Friday 24 November 2017

Flaws found in HRT study that caused breast cancer panic

Further doubt has been cast on a study suggesting hormone replacement therapy (HRT) increases the risk of breast cancer.

A link between HRT and the disease has proved controversial, with several studies suggesting the finding has been blown out of proportion.

However, other research has reinforced the link or shown a drop in breast cancer rates alongside declining HRT use.

Writing in the Journal of Family Planning and Reproductive Health Care, experts said the Million Women Study in the UK -- which has reiterated the link several times -- does not in fact establish HRT as a cause of breast cancer. However, they did not rule out that HRT may increase risk of the disease. First published in 2003, the study found that using combined HRT doubles a woman's risk of developing breast cancer compared with women not taking HRT.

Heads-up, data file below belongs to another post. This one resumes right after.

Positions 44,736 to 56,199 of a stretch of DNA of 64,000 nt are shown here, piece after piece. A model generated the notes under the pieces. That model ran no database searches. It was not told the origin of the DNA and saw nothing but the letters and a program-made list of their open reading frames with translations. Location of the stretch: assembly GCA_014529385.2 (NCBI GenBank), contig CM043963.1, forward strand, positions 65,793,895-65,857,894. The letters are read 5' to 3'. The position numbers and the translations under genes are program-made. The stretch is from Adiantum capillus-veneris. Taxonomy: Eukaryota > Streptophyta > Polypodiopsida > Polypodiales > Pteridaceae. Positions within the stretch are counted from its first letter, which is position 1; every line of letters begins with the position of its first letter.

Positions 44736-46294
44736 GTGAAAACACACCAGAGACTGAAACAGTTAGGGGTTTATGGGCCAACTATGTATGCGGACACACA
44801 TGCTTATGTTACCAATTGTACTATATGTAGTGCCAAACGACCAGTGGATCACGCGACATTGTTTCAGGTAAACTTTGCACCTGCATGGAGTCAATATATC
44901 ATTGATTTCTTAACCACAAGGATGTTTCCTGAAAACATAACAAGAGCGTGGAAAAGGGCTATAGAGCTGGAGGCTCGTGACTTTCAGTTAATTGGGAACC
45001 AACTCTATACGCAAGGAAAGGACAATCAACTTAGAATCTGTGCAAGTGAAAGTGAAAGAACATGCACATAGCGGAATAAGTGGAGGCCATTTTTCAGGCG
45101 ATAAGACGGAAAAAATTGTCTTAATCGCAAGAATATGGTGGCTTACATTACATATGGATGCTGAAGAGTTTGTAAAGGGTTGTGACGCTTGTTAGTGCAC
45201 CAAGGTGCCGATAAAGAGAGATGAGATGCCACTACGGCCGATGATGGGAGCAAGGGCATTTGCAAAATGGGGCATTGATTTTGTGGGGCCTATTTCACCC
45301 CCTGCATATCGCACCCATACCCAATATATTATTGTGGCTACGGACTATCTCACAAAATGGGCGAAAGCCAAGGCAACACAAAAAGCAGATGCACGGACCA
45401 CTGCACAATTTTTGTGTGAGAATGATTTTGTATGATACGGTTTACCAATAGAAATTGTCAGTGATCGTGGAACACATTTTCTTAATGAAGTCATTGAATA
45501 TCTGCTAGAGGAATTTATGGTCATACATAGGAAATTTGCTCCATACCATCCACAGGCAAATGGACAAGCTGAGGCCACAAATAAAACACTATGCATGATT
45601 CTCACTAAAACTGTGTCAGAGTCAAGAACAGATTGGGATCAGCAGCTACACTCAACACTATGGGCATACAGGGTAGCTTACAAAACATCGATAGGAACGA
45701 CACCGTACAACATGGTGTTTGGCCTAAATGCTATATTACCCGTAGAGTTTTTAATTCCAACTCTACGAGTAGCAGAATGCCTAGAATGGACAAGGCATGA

An update last August found similar results after a longer follow-up, including a "rapid fall in risk after HRT is stopped".

But the experts, from South Africa, Germany and the UK, analysed the study and said: "HRT may or may not increase the risk of breast cancer, but the Million Women Study did not establish that it does."

The authors examined criteria applied to research to show a causal link, such as biases and biological implausibility, to review the findings of the study.

Their analysis highlighted several design flaws that they say would have skewed the findings. Inviting women to join the study would in itself have increased the number already aware of breast lumps or pre-cancerous changes, leading to higher numbers of cancers being detected (detection bias), they added.

This is borne out by a higher rate of cancers among the study participants than in the general population, irrespective of whether or not they used HRT. The authors also argued that crucial data was often also missing.

In the third report from the Million Women Study, follow-up data on HRT use was not available for 57-62pc of the study participants.

The researchers added: "Many commentators, and the investigators, have repeatedly stressed that it was the largest study of HRT and breast cancer ever conducted.

"Yet the validity of any study is dependent on the quality of its design, execution, analysis and interpretation. Size alone does not guarantee that the findings are reliable."


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